REVIEW: The Amazing Spider-Man #20 – “A Superior Foe Returns!”

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The Amazing Spider-Man#20
Writer: Dan Slott & Christos Gage 
Artist: Giuseppe Camuncoli  
Inker: Cam Smith & Giuseppe Camuncoli  
Colorist: Jason Keith 
Letterer: Joe Caramagna  
Release Date: 10/19/16
Price: $3.99

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Plot: Doc Ock is back and he’s looking to settle an old score with our friendly neighborhood Spider-Man! As the first Clone Conspiracy tie-in, The Amazing Spider-Man #20 brings us up to speed on how Otto returns from the grave. For fans of the character, it’s hard not to get excited over his much anticipated return.This issue opens with Spidey entangled in Doc Ock’s arms. How did Spidey’s longtime foe (who’s very much the real deal and not a clone) return? Well sit back and prepare yourselves for a long and detailed explanation courtesy of Doctor Otto Octavious himself.

I’m sure there are more horrible experiences than being in the clutches of your enemy while he talks your ear off. But when your enemy happens to be Doc Ock, nothing truly comes close.

Otto explains that because of his quick thinking he was able to transfer his consciousness into a robotic spider (Octobot). His journey to find a much more suitable vessel has led him to his own grave. There, he discovered that someone took his body as well as other bodies of criminals.

After much travel, Otto eventually ended up at the front door of Jackal where it was revealed that the villain plans on cloning Otto. Doc Ock was always known for being an opportunist, and here, he shows it by leaping into action in order to reclaim what’s his.

“You really let yourself go, didn’t you, Otto?”

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Naturally, reclaiming his body wasn’t gonna be easy for him. Otto once again has to face-off against the mind of Peter Parker. Only it wasn’t actually Peter. The Peter that he went toe-to-toe with was merely a fragment left behind by the real Spidey years ago. It’s a lot of sciencey stuff that factors into this, but that’s not important. What’s important is Otto eventually won and returned his body.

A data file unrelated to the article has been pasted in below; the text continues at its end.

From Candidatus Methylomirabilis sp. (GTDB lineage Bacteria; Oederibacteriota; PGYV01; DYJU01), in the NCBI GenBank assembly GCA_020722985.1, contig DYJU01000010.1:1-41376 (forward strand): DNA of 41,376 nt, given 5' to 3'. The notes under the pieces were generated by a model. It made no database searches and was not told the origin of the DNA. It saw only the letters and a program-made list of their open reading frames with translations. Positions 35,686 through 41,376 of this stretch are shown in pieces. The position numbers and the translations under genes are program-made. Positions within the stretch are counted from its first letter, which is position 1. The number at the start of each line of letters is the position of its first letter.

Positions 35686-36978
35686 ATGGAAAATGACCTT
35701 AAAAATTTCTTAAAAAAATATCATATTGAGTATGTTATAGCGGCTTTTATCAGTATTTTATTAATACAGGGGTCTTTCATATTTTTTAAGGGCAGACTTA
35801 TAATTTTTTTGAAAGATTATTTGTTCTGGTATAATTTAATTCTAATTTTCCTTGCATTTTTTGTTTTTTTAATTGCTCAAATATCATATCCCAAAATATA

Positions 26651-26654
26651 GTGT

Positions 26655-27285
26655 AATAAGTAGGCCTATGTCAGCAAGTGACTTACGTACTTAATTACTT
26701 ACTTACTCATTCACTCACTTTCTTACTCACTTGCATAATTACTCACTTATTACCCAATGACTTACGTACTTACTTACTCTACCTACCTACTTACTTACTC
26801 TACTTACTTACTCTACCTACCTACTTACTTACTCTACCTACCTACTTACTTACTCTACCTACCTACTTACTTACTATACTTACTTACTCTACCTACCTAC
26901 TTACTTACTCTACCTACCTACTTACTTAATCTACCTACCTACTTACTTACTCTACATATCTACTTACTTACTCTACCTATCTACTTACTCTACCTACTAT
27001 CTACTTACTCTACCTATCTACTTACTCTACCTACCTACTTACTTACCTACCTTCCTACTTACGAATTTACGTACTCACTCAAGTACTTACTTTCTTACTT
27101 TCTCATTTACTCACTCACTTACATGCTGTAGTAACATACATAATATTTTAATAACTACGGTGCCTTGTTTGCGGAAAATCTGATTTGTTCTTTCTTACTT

Story: Dan Slott is really good at subverting readers expectations. At first thought, it would seem Slott is setting things up so that Doc Ock removes the evil Jackal from his throne. But that doesn’t happen here. Instead, both villains decide to work together for a common cause: the death of Spider-Man or whatever. Okay, look, I’m not too sure what Jackal’s insidious plan is. The full scope of his intentions aren’t known or rather they aren’t covered in this issue. This is a good thing.

I originally complained about The Clone Conspiracy being a separate book from The Amazing Spider-Man. The decision to not include the event in the main title itself instead of a tie-in baffled me. But as I read this issue, I slowly started to see the reasoning behind the decision.

Slott and Christos Gage used The Amazing Spider-Man #20 to slow things down a bit while The Clone Conspiracy is going on. There’s still action, but this issue is more character driven than what we’ve seen in the first issue of the main event. I like this approach. Hopefully, future issues will focus on different clones and their backstories like this issue did with Otto.

Art: Jason Keith and Giuseppe Camuncoli are a good pairing for this tie-in. Keith’s coloring makes each panel move smoothly. As for the the pencils, Giuseppe Camuncoli does an amazing job! Even though the lack of action limits his skills a bit, he still did a great job at instilling life into each character (Yes, even Doc Ock’s corpse had life). The twisted and maniacal Doc Ock appears more villainous than ever as Camuncoli draws facial expressions were with incredible detail. Honestly, the way his face is drawn is enough to distract me from his goofy haircut. I don’t recall any other artist who’s capable of making me feel this way about Otto.

“It is I. The one true Otto Octavious. The man who cheated death itself!”

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Verdict: The Amazing Spider-Man #20 doesn’t do a lot to push the narrative forward. By the end of the issue Spidey is still at the mercy of Otto. However, the background info on Otto still made this book a satisfying read.

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